B O O K
Loaves, Fishes, and Leftovers: Sharing Faith’s Deep Questions by Ted Loder is an unusual and inspiring collection of dialogue sermons. The author, longtime pastor of First United Methodist Church of Germantown in Philadelphia, met with Christians gathered in a home to discuss subjects of deep interest. One of the many things we appreciate about his slant on Christian living is his deep respect for mystery: “When we can get past our addictions to certainty and our need for indisputable proof, and accept that mystery, and ergo uncertainty, is at the heart of human existence, we can live with more freedom and trust.”As could be expected, there are a lot of questions about sin, evil and the difficult choices we must all make. Loder emphasizes the Christian view of free will and our options to harm others and make terrible mistakes. He laments the sin of genocide of the Indian people in the U.S., slavery and the pollution of the environment. Then, with poetic clarity, he explores our complicity in these dehumanizing events, as well as the Holocaust and Hiroshima. But these aren’t the last word—there are resurrections afoot, and we must also take the time to focus on them. Loder challenges Christians to be “ministers of reconciliation,” who are willing to follow the lure of justice, peace and inclusion “as outcomes of the way God works in the world” (Augsburg, 2005; www.augsburgfortress.org).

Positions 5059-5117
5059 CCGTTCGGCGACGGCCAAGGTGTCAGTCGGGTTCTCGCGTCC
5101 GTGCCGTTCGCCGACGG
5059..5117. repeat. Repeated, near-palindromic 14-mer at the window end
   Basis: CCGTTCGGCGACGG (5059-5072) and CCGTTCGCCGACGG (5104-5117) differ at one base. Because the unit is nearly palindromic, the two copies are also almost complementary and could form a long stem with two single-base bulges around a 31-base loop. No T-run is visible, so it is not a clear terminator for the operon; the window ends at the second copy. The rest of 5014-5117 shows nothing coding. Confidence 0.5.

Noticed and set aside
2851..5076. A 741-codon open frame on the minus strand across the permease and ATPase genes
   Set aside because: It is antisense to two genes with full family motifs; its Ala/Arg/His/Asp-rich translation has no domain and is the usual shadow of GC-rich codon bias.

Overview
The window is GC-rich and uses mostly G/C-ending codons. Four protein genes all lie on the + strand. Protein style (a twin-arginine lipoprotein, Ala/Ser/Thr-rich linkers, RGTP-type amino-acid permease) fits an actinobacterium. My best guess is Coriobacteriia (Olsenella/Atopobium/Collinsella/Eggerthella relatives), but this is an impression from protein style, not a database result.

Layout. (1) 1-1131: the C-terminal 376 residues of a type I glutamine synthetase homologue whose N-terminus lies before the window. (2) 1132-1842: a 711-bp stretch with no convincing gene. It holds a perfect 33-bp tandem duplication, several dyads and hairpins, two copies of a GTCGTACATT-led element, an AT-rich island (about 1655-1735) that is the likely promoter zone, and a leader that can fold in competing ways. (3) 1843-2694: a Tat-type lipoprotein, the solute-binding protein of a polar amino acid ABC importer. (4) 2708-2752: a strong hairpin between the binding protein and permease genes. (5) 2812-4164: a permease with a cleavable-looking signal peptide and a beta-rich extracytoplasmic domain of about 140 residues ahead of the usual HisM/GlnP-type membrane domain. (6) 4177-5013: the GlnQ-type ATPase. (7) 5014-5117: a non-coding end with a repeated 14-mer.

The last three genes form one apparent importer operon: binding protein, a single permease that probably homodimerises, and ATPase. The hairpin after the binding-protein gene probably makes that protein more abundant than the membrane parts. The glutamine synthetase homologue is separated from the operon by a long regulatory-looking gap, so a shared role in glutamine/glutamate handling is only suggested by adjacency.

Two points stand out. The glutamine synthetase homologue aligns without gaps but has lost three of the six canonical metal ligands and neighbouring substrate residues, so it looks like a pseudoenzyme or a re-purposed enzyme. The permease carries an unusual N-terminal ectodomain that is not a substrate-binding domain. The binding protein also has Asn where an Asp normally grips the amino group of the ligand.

March of the Penguins is an extraordinary documentary filmed in Antartica. Every year the Emperor penguins of Antartica leave the sea and march overland to their breeding grounds, walking in single file, looking like pilgrims on a holy trek. The journey is often gruesome, with heavy winds and blinding snow. Luckily, they have bulked up with food for the previous three months. The filmmakers follow them, capturing their courting dances, mating rituals and ways of raising the young. Care of each couple’s single egg is turned over to the male, while the females go back to the sea for food. In the face of incredible winter storms with 100 mph winds and temperatures of 85 below zero, the males huddle in large groups to keep warm. Later, the females take over care of the young, while the males look for food. When a father returns, the young one must signal him with a sound and identify him correctly from all the rest. The struggle for survival continues on the breeding ground until the youngsters are ready to head toward the water on their own. Watching them “take the plunge” is gratifying for it signals the end of one cycle and the start of another.
Thanks to the creativity of director Luc Jacquet, the cinematography of Laurent Chalet and Jerome Maison, and the music of Alex Wurman, our pilgrimage with these black-and-white animals is a magical experience filled with many moments of wonder and delight (Warner Independent Pictures—G; www.marchofthepenguins.com).
© 2015 Augsburg Fortress, Publishers